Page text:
8. Until you’ve attended a conference in China you have no idea what getting interrupted by a cell phone is really like. Not that people who don’t switch their phone to vibrate here in the U.S. aren’t rude, but until you’ve been bombarded by the Chinese version of that same thing, you don’t really get a sense for how good we have it. ๐Ÿ˜‰

  9. I was at a seminar once and there was a penalty if your mobile phone rang.
    The money went to a charity, but the speaker stopped if the phone rang and everyone looked at the perpetrator before he was handed the bucket for the $10 bill (it went to $20 if it happened a second time) but the seminar was 7 days and I believe two mobile phones went off during this time. Pretty good huh?

  10. Obviously, if there are medical reasons, it’s a different story, but why can’t you still have you phone on vibrate and just have it sitting on the table so you will instantly see when it rings?

  11. We all managed to live without cell phones in the past, so why on earth is it that important to have a cell phone turned on while attending a conference? It seems as if people think the world will end if they don’t answer their cell phone. Here is a tip – if the call is important, the caller will leave a message and you can return the call when on break.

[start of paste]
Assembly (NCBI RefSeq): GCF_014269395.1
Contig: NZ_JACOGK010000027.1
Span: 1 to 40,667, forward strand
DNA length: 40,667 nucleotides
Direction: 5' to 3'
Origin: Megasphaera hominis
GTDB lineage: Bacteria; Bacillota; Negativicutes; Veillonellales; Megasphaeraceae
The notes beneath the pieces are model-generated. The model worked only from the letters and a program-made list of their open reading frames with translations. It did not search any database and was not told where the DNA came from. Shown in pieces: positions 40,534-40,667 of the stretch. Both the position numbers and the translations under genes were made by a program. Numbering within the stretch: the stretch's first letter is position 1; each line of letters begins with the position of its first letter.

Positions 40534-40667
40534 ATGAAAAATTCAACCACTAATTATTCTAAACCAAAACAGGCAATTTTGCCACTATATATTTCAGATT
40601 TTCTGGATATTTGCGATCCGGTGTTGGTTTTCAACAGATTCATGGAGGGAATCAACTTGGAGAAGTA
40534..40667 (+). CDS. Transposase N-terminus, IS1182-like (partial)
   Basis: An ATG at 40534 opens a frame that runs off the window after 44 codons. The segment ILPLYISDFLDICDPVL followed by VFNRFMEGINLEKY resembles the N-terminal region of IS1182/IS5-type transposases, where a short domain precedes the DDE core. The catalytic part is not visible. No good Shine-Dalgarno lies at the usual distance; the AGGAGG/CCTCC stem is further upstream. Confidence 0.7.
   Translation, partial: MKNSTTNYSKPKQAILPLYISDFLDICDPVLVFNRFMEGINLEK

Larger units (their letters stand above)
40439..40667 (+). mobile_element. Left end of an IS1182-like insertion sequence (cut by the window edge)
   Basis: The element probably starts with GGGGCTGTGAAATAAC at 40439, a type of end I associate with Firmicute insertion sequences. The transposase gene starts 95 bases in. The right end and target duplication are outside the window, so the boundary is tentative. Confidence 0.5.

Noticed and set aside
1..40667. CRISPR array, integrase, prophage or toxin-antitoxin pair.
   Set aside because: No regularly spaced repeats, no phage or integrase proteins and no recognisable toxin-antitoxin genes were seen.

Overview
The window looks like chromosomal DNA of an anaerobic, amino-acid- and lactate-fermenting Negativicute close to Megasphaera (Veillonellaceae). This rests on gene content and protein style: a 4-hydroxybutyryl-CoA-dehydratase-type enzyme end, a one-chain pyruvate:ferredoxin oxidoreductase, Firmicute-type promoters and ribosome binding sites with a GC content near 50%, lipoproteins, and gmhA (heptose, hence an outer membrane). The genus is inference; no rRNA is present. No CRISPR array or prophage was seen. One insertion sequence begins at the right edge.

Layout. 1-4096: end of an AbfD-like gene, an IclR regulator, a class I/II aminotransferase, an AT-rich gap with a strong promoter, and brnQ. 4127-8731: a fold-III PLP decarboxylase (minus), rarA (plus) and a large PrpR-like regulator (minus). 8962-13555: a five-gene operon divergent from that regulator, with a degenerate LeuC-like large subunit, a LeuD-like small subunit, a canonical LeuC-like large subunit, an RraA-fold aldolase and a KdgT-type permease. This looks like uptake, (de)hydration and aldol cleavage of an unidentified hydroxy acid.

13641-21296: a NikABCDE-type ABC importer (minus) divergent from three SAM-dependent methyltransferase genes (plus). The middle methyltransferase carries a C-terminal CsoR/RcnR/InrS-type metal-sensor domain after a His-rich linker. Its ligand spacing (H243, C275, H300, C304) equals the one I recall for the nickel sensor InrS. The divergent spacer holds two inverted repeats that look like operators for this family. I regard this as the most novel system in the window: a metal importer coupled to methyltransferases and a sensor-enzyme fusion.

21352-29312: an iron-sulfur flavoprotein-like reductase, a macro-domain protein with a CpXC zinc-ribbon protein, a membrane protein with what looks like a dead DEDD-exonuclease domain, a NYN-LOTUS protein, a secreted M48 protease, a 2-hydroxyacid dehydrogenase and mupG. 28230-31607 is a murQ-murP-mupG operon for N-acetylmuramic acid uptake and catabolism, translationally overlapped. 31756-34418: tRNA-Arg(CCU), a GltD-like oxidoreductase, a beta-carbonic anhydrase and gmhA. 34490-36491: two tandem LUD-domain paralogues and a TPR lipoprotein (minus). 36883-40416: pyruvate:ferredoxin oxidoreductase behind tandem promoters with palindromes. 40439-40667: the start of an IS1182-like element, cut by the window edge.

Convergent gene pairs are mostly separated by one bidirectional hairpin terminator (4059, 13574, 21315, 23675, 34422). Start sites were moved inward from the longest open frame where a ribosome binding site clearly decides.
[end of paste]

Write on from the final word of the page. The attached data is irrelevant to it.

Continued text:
12. I saw this at every session I went to. I don’t really get it. Every cell phone has vibrate now. So why exactly do people insist on letting them ring? and worse…talking in the middle of a session? If you need to talk…Leave.
    my $.02

  13. In my speeches now, I start by asking everyone to turn their phones to silent, and leave the room if they need to take a call.
    I tend to put it “I realise we’ve all got businesses to run, and sometimes you need to take the call…but”.
    Normally, everyone in the room puts the phone to silent at that point ๐Ÿ™‚

  14. I totally share your frustration! Obviously because I make my living selling insurance, I go to a lot of networking events. Obviously, these are great places to get insurance leads, but I really like listening to the speakers as well. With all of my experience attending such functions, I too am amazed at the lack of consideration some people have by leaving their phones on and sometimes taking entire calls, whilst the rest of us are trying hard just to hear. It’s the height of rudeness in my view!